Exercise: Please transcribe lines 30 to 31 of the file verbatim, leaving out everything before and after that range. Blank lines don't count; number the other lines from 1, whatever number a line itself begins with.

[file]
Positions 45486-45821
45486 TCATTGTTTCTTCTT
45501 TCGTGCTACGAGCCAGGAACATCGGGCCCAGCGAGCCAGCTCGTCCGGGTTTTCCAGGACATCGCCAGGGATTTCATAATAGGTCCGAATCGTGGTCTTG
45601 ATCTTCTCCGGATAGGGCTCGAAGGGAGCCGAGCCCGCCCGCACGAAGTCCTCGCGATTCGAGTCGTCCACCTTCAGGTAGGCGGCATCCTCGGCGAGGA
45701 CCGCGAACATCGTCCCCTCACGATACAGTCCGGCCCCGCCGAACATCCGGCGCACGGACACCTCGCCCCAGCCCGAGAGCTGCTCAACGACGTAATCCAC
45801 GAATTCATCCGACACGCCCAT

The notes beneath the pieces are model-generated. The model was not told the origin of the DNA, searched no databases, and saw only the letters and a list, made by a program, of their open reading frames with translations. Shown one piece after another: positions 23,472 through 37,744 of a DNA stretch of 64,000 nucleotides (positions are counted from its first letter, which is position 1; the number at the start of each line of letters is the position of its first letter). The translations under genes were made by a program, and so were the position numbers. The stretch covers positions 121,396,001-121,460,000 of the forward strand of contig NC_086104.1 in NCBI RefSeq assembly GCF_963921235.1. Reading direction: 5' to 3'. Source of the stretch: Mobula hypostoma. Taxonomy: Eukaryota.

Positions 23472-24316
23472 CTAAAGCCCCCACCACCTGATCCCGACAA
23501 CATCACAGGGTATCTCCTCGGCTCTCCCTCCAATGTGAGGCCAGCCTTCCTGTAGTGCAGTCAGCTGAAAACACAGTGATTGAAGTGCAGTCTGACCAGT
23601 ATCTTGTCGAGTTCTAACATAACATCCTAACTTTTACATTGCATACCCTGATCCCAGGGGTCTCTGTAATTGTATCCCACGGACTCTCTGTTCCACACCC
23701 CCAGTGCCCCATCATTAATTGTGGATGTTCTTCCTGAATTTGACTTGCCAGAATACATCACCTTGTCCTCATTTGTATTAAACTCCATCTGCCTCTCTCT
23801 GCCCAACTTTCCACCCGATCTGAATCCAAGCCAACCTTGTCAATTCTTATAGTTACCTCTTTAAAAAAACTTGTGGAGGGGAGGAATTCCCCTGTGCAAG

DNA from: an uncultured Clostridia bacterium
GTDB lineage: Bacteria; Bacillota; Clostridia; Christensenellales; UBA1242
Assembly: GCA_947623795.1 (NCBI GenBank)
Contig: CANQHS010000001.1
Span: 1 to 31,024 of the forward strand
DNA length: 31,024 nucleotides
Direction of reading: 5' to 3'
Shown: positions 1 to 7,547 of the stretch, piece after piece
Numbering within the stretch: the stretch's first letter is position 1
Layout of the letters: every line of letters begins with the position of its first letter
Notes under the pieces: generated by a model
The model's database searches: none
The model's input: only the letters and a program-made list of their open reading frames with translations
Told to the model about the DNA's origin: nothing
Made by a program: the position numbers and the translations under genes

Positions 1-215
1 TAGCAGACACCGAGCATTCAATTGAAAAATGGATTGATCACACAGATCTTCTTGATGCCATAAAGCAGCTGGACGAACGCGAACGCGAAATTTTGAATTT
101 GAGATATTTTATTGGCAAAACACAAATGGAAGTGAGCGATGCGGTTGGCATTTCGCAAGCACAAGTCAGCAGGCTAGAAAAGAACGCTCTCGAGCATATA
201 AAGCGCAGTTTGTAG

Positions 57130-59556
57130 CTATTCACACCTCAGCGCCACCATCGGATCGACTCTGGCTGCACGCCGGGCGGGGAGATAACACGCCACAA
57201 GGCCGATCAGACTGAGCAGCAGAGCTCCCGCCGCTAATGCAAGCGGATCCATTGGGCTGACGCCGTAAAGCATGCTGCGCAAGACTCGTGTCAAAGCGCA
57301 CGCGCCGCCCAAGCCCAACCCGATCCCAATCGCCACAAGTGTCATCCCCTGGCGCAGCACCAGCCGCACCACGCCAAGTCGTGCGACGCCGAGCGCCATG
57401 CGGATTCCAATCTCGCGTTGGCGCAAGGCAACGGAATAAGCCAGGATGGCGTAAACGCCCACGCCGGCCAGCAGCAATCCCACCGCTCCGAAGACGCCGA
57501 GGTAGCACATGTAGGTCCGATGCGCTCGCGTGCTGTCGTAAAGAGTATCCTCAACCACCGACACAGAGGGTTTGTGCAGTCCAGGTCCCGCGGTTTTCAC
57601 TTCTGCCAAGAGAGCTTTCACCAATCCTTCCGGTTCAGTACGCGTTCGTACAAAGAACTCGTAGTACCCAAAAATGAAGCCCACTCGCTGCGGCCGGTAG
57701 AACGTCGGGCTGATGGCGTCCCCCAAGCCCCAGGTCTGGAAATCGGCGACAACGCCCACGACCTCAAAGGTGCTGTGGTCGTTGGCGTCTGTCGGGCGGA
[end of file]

1 TAGCAGACACCGAGCATTCAATTGAAAAATGGATTGATCACACAGATCTTCTTGATGCCATAAAGCAGCTGGACGAACGCGAACGCGAAATTTTGAATTT
101 GAGATATTTTATTGGCAAAACACAAATGGAAGTGAGCGATGCGGTTGGCATTTCGCAAGCACAAGTCAGCAGGCTAGAAAAGAACGCTCTCGAGCATATA